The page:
Beautiful Midnight (1999-2000)

1999 saw the departure of Lloyd and the joining of Rich Priske as the new bassist. The band released Beautiful Midnight the same year.[5] Like Underdogs, Beautiful Midnight was produced by Warne Livesey at Greenhouse Studios. The album became successful via singles including "Hello Time Bomb", "Load Me Up" and "Strange Days". The album earned them two Juno awards in 2000, for Best Group and Best Rock Album.[6] (Good himself boycotted the Juno Awards, and guitarist Dave Genn has been quoted as saying that he only attends for the open bar.[]) In 2000, the band's song "Running for Home" was featured in an episode of Higher Ground.

The Audio of Being/break-up (2001-2002)

After touring Beautiful Midnight for nearly two years, the band set to work on The Audio of Being. Good was 31 then. The album's creation came during a difficult emotional period for him. While he struggled to deal with the band's success, he was diagnosed with sarcoidosis, a disease that causes lesions to form in the lungs, prompting him to temporarily quit smoking. Following throat surgery to remove a nodule from a vocal cord, Good stayed in a hotel for three weeks in Whistler to work on songs. Good wrote most of the album while unable to speak or sing. Good later wrote that he spent much of the time "trying to keep down food supplement bars, trying to forget the growing tension within the band, the high expectations of needing to produce 'hit songs' (whatever they are these days), throwing up, and trying to find some semblance of direction in my personal life".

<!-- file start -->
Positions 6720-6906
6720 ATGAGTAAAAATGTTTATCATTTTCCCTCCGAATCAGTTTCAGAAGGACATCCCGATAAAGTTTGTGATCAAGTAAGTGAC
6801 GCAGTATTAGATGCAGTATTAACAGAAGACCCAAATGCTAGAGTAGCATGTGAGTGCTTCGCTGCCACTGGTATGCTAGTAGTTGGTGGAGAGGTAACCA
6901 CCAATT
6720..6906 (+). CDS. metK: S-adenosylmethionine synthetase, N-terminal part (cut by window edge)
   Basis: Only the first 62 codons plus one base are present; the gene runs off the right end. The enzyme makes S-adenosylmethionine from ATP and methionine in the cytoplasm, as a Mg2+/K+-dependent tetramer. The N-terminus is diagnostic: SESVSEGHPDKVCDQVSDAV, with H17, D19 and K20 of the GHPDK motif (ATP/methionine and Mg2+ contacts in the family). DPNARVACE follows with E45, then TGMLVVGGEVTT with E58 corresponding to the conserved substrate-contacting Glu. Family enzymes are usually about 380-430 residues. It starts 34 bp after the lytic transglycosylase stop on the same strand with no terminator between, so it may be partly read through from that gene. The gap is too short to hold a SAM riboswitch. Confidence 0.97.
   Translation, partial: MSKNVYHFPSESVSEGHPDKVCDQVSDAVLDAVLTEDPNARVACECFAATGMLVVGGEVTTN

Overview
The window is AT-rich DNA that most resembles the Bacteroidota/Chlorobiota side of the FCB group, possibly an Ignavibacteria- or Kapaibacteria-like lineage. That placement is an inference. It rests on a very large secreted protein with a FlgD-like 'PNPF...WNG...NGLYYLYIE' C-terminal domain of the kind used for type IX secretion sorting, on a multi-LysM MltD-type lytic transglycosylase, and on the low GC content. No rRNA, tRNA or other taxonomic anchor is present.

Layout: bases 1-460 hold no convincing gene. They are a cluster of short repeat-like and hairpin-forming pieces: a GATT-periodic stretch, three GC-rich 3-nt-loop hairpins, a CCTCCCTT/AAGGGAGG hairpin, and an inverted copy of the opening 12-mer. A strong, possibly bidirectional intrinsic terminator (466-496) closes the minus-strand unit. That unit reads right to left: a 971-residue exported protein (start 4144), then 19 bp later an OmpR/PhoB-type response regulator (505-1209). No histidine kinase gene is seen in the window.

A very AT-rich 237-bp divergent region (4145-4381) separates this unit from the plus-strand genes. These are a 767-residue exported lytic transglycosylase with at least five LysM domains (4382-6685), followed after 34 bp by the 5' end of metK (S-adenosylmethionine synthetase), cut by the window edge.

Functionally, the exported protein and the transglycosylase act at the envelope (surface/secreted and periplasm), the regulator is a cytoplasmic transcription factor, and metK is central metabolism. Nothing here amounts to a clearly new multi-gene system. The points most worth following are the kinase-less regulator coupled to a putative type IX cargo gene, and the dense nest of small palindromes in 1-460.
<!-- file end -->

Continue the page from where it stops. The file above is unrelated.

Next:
The band entered the studio in late 2000 to record the material. The sessions saw a great deal of intra-band turmoil, with Dave Genn quitting the band before the album was complete. He returned a few days later, however, only to quit permanently not long after the album's release in October 2001. Following Genn's departure, Good dissolved the band in 2002. The band's last music video, for Anti-Pop, contained brief cameos of Priske and Browne, but consisted primarily of camcorder videos following Good, American race car driver Dale Earnhardt, Jr. and a kidnapped garden gnome to popular tourist destinations throughout the United States. Ian Browne appears at the end of the video as the owner of the returned gnome (information taken from "In A Coma" DVD commentaries).


See also


  1. ^ "Awards". Retrieved . 
  2. ^ No Treble: RIP Geoff Lloyd 2 February 2010
  3. ^ Bettsy Powell (16 January 1999). There's no place like home. Billboard. Nielsen Business Media, Inc. pp. and 58. ISSN 0006-2510. 
  4. ^
  5. ^ Larry LeBlanc (31 March 2001). Canadian Music at a Crossroads. Billboard. Nielsen Business Media, Inc. pp. 48-. ISSN 0006-2510. 
  6. ^ Larry LeBlanc (12 February 2000). "Morissette leads Canada's Juno nomination list". Billboard. Nielsen Business Media, Inc.: 45-. ISSN 0006-2510. 

External links